Want to Predict the Next Virus Outbreak? Check the Weather Forecast

The study, conducted by researchers from Israel, Jordan, the Palestinian Authority and Germany, showed that climate data can help predict when the virus will erupt

Asaf Ronel
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Two people walking through Jerusalem on a rainy winter's day.
Two people walking through Jerusalem on a rainy winter's day. Credit: Ohad Zwigenberg
Asaf Ronel

A new study has discovered a connection between climate patterns and the patterns of flu outbreaks in the Middle East.

The study, conducted by researchers from Israel, Jordan, the Palestinian Authority and Germany, showed that climate data can help predict – at the level of weeks, months and even years – when the virus will erupt each year, when it will peak and when it will subside.

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It also showed the potential of cooperation between climate scientists and public health experts for understanding how different diseases behave over the course of the year, as well as the influence of climate on human health in general.

People waiting in the rain during a winter shower in Jerusalem.
People waiting in the rain during a winter shower in Jerusalem. Credit: Emil Salman

The research was published last week in the journal Science of the Total Environment.

Flu viruses are highly affected by the season, which is why they are called “seasonal flu.” Moreover, studies have shown a connection between the behavior of the virus and various climate variables, such as temperatures and rainfall, according to Prof. Hagai Levine.

Levine is an epidemiologist at the Hebrew University of Jerusalem’s school of public health and Hadassah Medical Center in the city; he is also head of the Israeli Association of Public Health Physicians.

The problem is that it’s almost impossible to predict what the temperature will be or how much rain will fall more than a week or two in advance. But the models used by climate scientists are capable of providing a fairly accurate forecast of likely changes in weather systems in a particular locale even far into the future.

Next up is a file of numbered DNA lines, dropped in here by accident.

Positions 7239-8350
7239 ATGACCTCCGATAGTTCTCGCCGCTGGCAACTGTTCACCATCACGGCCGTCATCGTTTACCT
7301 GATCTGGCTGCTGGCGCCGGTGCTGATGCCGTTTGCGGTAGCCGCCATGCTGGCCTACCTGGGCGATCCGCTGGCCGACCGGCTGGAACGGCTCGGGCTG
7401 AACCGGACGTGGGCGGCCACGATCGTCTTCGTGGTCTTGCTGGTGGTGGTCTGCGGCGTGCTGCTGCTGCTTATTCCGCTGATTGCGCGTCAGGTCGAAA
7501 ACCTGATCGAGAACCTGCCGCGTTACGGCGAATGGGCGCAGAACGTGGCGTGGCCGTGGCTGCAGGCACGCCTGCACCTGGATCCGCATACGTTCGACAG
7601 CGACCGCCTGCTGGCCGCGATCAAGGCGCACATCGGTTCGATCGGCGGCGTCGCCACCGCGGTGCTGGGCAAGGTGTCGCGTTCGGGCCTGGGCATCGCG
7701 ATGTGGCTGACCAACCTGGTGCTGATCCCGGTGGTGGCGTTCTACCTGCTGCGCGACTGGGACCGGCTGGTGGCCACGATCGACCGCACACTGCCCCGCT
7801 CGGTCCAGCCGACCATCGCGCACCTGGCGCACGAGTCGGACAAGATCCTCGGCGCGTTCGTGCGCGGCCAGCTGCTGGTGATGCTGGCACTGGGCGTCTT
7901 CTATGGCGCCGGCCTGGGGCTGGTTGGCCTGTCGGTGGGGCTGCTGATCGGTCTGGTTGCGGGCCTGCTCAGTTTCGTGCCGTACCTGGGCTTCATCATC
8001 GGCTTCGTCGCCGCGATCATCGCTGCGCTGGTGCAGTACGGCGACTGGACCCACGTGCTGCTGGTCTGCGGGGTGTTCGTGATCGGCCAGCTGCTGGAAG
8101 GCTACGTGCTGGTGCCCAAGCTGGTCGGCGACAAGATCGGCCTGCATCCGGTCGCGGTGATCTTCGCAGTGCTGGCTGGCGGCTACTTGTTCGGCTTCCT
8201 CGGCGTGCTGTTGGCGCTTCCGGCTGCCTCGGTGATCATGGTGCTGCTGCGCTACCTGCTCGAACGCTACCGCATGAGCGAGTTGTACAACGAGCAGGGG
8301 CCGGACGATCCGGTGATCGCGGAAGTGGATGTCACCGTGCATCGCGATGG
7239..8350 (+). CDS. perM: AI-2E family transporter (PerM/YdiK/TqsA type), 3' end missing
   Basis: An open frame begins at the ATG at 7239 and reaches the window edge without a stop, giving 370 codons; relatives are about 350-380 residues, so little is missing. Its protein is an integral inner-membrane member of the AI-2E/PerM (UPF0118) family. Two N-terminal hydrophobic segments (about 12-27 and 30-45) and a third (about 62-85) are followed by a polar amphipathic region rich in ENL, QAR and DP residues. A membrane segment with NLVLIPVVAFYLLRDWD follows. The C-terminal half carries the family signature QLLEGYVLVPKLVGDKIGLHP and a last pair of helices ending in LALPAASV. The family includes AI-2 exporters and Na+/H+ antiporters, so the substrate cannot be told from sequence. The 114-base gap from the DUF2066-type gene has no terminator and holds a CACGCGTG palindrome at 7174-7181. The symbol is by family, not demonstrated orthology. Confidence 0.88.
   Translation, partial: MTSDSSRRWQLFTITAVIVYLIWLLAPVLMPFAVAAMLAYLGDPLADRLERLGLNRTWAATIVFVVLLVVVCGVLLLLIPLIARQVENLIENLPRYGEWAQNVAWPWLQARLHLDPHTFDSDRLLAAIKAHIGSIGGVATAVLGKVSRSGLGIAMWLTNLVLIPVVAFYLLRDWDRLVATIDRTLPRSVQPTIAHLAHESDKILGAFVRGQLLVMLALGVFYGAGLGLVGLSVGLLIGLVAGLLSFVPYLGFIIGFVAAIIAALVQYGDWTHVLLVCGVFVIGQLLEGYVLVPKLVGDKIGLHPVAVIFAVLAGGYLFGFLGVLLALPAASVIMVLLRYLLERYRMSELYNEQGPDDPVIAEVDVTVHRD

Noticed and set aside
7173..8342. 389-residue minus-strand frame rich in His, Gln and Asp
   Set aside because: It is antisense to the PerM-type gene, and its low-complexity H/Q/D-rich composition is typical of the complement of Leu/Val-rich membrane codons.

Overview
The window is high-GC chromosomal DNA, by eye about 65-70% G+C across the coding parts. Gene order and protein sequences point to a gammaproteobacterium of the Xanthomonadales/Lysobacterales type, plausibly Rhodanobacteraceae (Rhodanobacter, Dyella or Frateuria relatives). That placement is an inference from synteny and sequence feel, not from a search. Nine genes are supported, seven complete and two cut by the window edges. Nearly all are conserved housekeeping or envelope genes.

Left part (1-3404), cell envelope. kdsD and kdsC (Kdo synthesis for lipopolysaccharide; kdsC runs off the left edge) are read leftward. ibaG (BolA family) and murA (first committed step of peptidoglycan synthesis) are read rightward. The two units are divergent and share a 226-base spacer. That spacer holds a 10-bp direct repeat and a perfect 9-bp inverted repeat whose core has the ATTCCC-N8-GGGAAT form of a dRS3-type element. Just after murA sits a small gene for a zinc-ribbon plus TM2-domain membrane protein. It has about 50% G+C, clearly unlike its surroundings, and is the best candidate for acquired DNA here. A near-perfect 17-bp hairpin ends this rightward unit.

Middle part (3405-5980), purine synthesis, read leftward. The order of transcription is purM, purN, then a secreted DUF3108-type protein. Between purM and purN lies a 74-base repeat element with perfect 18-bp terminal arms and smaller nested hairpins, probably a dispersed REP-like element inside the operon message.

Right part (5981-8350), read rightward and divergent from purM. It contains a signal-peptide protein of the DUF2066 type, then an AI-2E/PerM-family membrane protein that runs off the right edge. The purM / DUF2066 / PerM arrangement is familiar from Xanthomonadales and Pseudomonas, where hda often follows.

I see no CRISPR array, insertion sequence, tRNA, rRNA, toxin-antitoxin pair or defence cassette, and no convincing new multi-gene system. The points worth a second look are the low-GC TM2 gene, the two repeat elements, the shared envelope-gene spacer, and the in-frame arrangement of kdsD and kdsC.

Assaf Hochman, a climatologist who is currently doing postdoctoral work at Germany’s Karlsruhe Institute of Technology, explained that Earth’s climate is a chaotic system. This makes it impossible to predict how individual variables like temperature or rainfall will behave over time.

Graph of flu during the rainy season
Flu during the rainy season

But after decades of research on chaotic systems in general, and weather in particular, climate scientists have proven tools for investigating broader changes in the weather (known as climate systems or weather systems).

The names of weather systems characteristic to specific regions are familiar to anyone who follows weather forecasts. Hot, humid hamsins in the summer are due to the Persian trough. The low pressure systems of the Israeli sharav cause hot dry weather, especially in the spring.

The extreme heat in Israel over the past two weeks developed because of the Red Sea trough, which can cause either unusual heat waves or brief, powerful storms and floods in southeastern Israel. Winter storms arrive with the winter’s low pressure systems.

Characteristic weather systems are responsible for what forecasters term “normal seasonal weather.”

Advanced flu-monitoring system

The tools we have today, Hochman explains, make it possible to say fairly accurately how and when weather systems will change, even years in advance. The margin of error increases the further ahead the forecast extends. So, it’s possible to predict winter precipitation levels, even if we can’t say how much rain will fall during a particular rainy season.

No systematic effort had ever been made before to understand how these weather systems are related to outbreaks of seasonal illnesses, he adds.

For the study, the researchers used the wealth of information collected and published over the past 20 years by the Israel Center for Disease Control. One particularly important database was compiled by reports to Maccabi Healthcare Services by a small number of participating physicians, who reported, on a weekly basis, patients who presented with “flu-like symptoms” such as a fever or a cough.

To understand how many of these so-called flu-like illnesses are indeed caused by seasonal influenza viruses, the researchers were aided by so-called sentinel clinics, where laboratory samples from patients reporting various symptoms are collected and tested for the pathogen responsible for each person’s illness.

By comparing these two sets of data, the researchers were able to determine the proportion of patients with flu-like symptoms who had been infected by a strain of one of the seasonal viruses, and to get a fairly accurate picture of influenza outbreak patterns for the various years.

Assaf Hochman.
Assaf Hochman.Credit: Moti Milrod

Israel’s flu-monitoring system is among the most advanced in the world. Furthermore, as a result of the digitalization of the country’s health care system, beginning at the turn of this century, the medical documentation of all Israelis is gathered in the central databases of the health maintenance organizations rather than being spread among a large number of different bodies, as in many other countries. After removing all patient-identifying information, the Health Ministry publishes this data, making it available to researchers.